yokeChristians know that the shed blood of Jesus is enough for our salvation; you can’t add to it by good works or some other sacrifice. That is 100% true.

But the Apostle Paul said, “Wherefore, my beloved, as ye have always obeyed, not as in my presence only, but now much more in my absence, work out your own salvation with fear and trembling.” (Phil. 2:12 KJV)

Paul also said, “Therefore if any man be in Christ, he is a new creature: old things are passed away; behold, all things are become new. ” (II Cor. 5:17) Why then did he give us things to do, not do, things to put off or put on?

Because Jesus had said, “It is enough for the disciple that he be as his master, and the servant as his lord.” (Matt. 10:25) Being born again instantly made us new creations, but it did not instantly make us like Jesus.

Peter said, the divine power of Jesus has given us everything pertaining to life and godliness through the knowledge of him, Jesus. Then he went on to say, add to your faith goodness, knowledge, self-control, perseverance, godliness, mutual affection, and love. If you possess those qualities, you will become effective and productive in your knowledge of Jesus. (see II Peter 1:3-8)

Being born again was a life-changing, life-giving event, but carrying out God’s assignments from that point on is a process, an often troublesome process. Frustrating sometimes, joyful sometimes, puzzling sometimes, but it’s still a process. A listening, learning and doing process.

Some Christians live as if we have a free pass to heaven when we die, but between now and then we have to figure things out on our own. Like how to obey the Ten Commandments, how to know if you’re in God’s will, and a host of other thorny theological questions.

Even with help from a Sunday School teacher or the pastor, they’re not sure if they’re doing what they are supposed to. They’re not sure if they are doing enough. Be like Jesus? They’re not sure they ever could be like Jesus.

But thankfully Jesus didn’t just save us, then point us to a nearby church and say “Good luck!” He said, “I will pray the Father and he shall give you another Comforter, that he may abide with you forever… I will not leave you comfortless; I will come to you.” (John 14:16, 18)

He knew we were going to need help. “In the world you shall have tribulation; but be of good cheer; I have overcome the world.” (John 16:33) Through the person of the Holy Spirit he provides help – guidance, power and provisions – enough for us to succeed, if we listen to him. If we pay attention. If we follow instructions.

Those who are led by the Spirit are sons of God, Paul said in Romans 8:14. Not those who were led one time to attend a church service, or hear a gospel message. Those who are led, present tense. Jesus said, follow me. Paul said, follow me as I follow Christ.

Well, “follow” implies forward motion, doesn’t it. Jesus goes places and does things. He has work in mind for you, for the remainder of your natural life. Work assignments. “For we are God’s handiwork, created in Christ Jesus to do good works, which God prepared in advance for us to do.” (Eph. 2:10)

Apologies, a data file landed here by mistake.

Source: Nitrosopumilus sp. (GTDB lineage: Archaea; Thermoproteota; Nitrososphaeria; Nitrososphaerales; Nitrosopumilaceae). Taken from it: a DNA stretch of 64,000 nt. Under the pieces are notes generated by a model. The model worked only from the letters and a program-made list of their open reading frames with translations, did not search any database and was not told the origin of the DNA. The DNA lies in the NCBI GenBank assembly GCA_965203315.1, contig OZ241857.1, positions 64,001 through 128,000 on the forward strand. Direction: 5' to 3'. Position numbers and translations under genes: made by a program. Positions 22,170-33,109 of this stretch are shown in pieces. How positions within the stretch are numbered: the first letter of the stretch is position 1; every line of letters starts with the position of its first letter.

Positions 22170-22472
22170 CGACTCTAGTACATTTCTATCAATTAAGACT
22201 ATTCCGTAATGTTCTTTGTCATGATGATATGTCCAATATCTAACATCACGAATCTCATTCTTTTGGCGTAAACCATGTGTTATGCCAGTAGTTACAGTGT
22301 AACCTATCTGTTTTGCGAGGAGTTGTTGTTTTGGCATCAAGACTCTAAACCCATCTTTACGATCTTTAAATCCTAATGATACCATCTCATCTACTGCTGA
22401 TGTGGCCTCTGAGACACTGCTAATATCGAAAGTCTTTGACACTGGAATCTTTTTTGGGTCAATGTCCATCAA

The Holy Spirit will tell you what those assignments are, when and where and how to do them. Here’s a couple of side notes:

  • Proficiency and maturity take time – they are not automatic. Be patient! See Phil. 3:12.
  • Accomplishing our assignments is a cooperative project – we are co-laborers with Christ, not “lone wolves.” (I Cor. 3:9)

Jesus said, “Come to me all who are weary and heavy-laden and I will give you rest. Take my yoke upon you and learn from me for I am gentle and humble of heart and you will find rest for your souls. For my yoke is easy and my burden is light.” (Matthew 11:28-30)

A yoke is a wooden beam normally used between a pair of oxen or other animals to enable them to pull together on a load when working in pairs, as oxen usually do. The young ox doesn’t decide where to go or how to get there. He doesn’t choose the load (burden) he’s pulling.

Once he’s in the yoke, he goes where the trained one leads him. The lead ox may be older, bigger, and may be pulling more of the load, making the yoke easier by taking some weight off the young one. And the lead ox only goes where his master directs him to go.

Of course, we have a distinct advantage. We are yoked with Jesus, and we have the Holy Spirit on the inside of us, imparting power to carry out the assignment. Enough power.

Paul knew about assignments. In Jerusalem, he described to the Jews what had happened to him on the road to Damascus: “‘What shall I do, Lord?’ I asked. “‘Get up,’ the Lord said, ‘and go into Damascus. There you will be told all that you have been assigned to do.'” (Acts 22:10 NIV) He had an assignment to do while working out his salvation.

Paul was not left ignorant of how to fulfill that assignment. The Holy Spirit led him, enabled him and provided him with enough information and ability to complete his assignment.

All he had to do was listen and follow instructions. That’s all we have to do, too. It will certainly be enough. Less than that won’t be.

2 thoughts on “Enough.

  1. Pingback: Work out your own salvation with fear and trembling. Really? | Esther's Petition

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